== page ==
If Lerner were content to lead by quiet example, maybe the Jewish Renewal movement would become a real paradigm of American ethical religion instead of a pop-liberal fad.
Good plan, poor execution: Thank you for publishing a most thoughtful, accurate, and insightful article on this very complex man. Michael Lerner is a consummate thinker, well educated, and an ordained rabbi. I like his politics, his writing, and his ideas. But having worked at Tikkun magazine in 1998, I can tell you he is a very difficult person. He is quoted as saying that people displace their immaturities and spiritual deficits upon each other and on society, yet he does precisely that also, with his own immaturities, lack of self-awareness, and constant need to feed his enormous ego. His new Spiritual Party sounds like one more example of Lerner's creating yet another organization to be ruler in chief of. The man needs to grow up, to learn to share, and to practice what he preaches.
Spiritual politics: In Peter Byrne's piece about Michael Lerner, Byrne and Lerner critic Marc Stern both raise the specter of theocratic rule. But a politics that recognizes spiritual issues on the level of generality that Lerner advocates — like how to act based on love and caring, and with recognition of the sacredness of life — need not impose the tenets of any particular religion. Our society has massive disagreements on health care, transportation, and crime, but we don't refuse to discuss — or permit state action in — those areas. My guess is there's far more agreement on fundamental spiritual issues — even among people who do not consider spirituality part of their lives — than on any of these others.
The insistence that the language, ideas, and motivations from the spiritual realm of life be kept out of politics is an unquestioned, received orthodoxy. And guess who benefits? Those who want to minimize societal restrictions on the economic and political resources in their own hands. Why talk about how love, nonviolence, caring, and reverence for our planet could guide our choices, when keeping the world safe for maximization of profits provides a steady compass?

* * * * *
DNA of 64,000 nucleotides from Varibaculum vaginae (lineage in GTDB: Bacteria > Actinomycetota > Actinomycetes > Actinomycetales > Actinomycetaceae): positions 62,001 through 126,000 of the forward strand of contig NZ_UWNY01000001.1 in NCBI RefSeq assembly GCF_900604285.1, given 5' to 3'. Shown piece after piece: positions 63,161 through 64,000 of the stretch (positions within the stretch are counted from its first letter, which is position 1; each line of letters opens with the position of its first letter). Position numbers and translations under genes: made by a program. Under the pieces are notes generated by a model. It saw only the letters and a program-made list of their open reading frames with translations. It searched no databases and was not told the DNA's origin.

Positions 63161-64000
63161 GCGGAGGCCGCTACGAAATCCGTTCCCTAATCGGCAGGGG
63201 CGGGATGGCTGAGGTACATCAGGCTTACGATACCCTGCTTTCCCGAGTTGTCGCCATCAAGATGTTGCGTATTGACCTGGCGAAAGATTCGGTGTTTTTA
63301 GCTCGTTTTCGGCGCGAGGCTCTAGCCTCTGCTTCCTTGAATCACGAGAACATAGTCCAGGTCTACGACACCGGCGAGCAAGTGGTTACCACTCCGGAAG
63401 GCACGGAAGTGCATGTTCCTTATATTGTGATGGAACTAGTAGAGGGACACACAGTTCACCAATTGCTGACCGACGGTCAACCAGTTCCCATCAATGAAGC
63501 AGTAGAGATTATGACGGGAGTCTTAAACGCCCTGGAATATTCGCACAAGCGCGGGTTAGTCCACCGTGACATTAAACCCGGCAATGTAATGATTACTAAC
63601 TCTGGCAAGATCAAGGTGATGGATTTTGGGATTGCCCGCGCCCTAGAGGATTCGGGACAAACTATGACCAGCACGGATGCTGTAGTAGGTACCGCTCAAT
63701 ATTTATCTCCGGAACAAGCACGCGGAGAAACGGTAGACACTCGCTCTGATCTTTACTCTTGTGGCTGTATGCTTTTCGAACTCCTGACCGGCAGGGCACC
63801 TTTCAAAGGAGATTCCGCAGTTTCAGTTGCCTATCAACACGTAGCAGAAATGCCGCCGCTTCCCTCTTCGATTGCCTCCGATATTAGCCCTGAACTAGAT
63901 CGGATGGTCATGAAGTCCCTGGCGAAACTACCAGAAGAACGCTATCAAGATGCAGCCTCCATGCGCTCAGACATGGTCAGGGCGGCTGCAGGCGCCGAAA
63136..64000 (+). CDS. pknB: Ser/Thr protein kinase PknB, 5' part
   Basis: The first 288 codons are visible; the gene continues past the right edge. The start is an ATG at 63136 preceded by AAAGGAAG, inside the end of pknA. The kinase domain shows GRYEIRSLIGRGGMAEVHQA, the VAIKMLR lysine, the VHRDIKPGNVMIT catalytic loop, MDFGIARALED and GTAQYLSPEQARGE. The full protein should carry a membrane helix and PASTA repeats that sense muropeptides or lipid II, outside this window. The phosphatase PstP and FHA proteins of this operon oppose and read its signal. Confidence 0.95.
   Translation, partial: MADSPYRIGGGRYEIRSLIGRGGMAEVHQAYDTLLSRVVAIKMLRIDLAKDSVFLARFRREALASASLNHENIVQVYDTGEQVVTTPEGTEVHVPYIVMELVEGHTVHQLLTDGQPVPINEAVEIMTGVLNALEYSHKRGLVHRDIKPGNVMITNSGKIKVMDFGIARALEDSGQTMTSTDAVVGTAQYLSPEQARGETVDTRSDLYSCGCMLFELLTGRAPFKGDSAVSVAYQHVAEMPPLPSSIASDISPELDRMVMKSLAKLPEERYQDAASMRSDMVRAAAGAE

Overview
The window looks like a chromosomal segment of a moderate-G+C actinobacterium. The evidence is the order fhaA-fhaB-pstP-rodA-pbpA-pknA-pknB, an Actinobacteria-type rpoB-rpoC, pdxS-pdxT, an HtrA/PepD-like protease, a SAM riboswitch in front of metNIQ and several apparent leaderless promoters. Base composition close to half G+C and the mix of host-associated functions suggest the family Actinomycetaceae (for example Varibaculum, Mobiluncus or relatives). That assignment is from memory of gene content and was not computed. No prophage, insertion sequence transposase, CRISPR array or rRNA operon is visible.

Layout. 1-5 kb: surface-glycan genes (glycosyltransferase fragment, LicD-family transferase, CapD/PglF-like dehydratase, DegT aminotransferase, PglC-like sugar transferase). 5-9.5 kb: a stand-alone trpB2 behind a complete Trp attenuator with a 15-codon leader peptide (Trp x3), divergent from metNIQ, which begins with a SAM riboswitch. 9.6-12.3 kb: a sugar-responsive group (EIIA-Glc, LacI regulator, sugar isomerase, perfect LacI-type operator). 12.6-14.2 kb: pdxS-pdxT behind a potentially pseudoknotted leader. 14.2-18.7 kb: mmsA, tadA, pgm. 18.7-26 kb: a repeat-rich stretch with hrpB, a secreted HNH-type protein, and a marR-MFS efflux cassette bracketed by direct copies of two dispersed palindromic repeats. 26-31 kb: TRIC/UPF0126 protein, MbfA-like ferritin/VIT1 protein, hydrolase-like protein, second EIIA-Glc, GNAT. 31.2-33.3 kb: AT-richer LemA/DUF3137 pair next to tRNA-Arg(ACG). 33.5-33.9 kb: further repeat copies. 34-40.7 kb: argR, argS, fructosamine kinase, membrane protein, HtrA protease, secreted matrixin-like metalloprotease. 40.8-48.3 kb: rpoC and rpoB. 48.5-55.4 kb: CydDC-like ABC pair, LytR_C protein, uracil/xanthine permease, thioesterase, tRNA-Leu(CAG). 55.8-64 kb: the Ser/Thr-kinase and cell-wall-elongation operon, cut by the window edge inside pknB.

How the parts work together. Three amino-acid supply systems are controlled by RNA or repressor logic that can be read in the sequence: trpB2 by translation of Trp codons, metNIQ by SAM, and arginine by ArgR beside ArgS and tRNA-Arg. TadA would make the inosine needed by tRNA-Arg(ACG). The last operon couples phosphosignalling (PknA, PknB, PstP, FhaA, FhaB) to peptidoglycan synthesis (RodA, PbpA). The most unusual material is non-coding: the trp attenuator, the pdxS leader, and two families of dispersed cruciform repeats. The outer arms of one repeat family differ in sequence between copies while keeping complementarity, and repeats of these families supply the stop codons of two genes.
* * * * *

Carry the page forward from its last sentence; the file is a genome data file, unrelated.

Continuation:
SF Weekly staff writer Lisa Davis has won the John Bartlow Martin Award, a public interest magazine journalism contest sponsored by Northwestern University's Medill School of Journalism. Davis was honored for her series “Fallout,” which looks at the mishandling of nuclear waste at the Hunters Point Shipyard in San Francisco. The New Yorker magazine and New Times, a Phoenix, Ariz., alternative newsweekly, won second and third place, respectively, in the contest.
Named after an investigative magazine writer who became a Medill professor, the John Bartlow Martin Award is widely considered to be among the nation's most prestigious magazine journalism contests. The last three winners of the Martin Award wrote for Newsweek, U.S. News & World Report, and Time.
Davis and “Fallout” are on an award-winning roll of sorts. In February, Davis joined writers from the New York Times, the Wall Street Journal, and The New Yorker as a winner in this year's George Polk Awards. And last month she was named a winner in the Investigative Reporters and Editors Awards.